Did you know there are certain tax breaks available to small businesses when they accommodate disabled individuals? This is a brief summation of three of those tax breaks:
The disabled access credit
A small business might be eligible for a nonrefundable credit when it has expenses for providing access to individuals with disabilities. The company can’t have more than 30 full time employees or earned more than $1 million in the prior year in order to be eligible. The credit is available for expenses in each tax year in which a business qualifies.
Some examples of eligible expenses could be: getting rid of physical barriers that prevent accessibility to disabled people; providing interpreters to hearing-impaired individuals; and acquiring or modifying equipment for people with disabilities.
The architectural barrier removal deduction
This tax law encourages businesses to remove architectural and transportation barriers to the disabled and the elderly. A company can deduct up to $15,000 a year for qualified expenses, and is claimed by listing it as a separate expense on the income tax return.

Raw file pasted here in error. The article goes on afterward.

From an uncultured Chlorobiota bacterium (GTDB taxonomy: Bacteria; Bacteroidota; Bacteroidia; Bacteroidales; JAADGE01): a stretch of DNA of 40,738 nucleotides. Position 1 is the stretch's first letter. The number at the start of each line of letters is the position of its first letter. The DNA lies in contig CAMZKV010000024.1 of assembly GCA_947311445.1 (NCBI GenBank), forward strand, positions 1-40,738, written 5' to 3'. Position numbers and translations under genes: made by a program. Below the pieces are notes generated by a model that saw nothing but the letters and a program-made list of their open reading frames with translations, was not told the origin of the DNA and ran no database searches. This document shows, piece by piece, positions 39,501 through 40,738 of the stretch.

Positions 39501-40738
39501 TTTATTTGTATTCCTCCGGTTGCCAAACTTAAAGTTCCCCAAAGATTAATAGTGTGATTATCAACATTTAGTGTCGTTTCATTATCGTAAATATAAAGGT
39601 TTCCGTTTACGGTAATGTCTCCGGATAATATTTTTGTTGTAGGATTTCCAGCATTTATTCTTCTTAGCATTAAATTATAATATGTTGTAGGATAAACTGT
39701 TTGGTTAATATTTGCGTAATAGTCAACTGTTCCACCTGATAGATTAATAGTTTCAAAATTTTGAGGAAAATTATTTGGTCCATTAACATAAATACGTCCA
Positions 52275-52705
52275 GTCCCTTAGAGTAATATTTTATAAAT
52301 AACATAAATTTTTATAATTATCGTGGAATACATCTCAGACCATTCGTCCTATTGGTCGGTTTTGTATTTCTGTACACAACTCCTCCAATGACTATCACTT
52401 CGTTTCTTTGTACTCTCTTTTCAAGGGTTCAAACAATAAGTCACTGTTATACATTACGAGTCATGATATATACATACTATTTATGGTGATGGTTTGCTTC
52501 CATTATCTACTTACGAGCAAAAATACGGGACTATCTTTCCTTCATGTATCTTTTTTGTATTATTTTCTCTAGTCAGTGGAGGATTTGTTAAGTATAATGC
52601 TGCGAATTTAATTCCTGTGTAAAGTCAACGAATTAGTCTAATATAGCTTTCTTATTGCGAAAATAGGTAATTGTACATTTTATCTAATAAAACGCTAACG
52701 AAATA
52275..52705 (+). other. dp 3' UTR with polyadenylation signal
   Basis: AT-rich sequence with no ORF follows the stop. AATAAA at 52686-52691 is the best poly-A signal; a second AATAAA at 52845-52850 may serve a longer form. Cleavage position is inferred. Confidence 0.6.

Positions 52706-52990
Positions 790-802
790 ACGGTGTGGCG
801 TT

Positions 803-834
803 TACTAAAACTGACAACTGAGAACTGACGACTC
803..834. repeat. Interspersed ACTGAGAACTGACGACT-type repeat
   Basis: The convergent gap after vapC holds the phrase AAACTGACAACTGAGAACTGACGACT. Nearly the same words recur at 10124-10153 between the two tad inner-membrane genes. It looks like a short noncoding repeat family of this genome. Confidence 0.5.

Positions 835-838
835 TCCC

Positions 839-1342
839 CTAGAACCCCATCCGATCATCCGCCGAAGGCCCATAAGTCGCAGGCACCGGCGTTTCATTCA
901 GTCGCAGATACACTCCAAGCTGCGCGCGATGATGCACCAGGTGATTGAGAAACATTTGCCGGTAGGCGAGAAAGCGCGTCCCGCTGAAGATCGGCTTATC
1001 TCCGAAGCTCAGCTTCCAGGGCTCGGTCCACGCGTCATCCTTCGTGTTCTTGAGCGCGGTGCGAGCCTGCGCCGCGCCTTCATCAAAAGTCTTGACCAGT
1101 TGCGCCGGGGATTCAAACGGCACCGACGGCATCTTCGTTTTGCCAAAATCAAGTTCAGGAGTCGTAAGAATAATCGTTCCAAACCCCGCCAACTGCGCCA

Furthermore, a small business may be entitled to claim both the disabled tax credit and the architectural barrier removal deduction in the same tax year. To claim both tax breaks, the deduction must be reduced by the amount of the credit claimed. If this is the case for your small business, Filler & Associates can handle the details.
The Work Opportunity Tax Credit (WOTC)
Under the revised WOTC, a business is entitled to a tax credit of up to 40 percent of the first $6,000 of first-year wages of a new employee if they are a member of specified targeted group. Thus, the maximum credit is $2,400.
An employee with a disability can qualify as a member of a targeted group if the appropriate government agencies have certified the employee as being disabled. The WOTC for a disabled employee is available once he or she has worked for your business for at least 120 hours or 90 days.
Also, the WOTC rules apply to veterans with a service-connected disability, and the first-year wages taken into account for qualified disabled veterans has increased from $6,000 to $12,000.
With some advance tax planning, your business can maximize the tax benefits available for accommodating disabled people. Consult with Filler & Associates for implementation of these rules.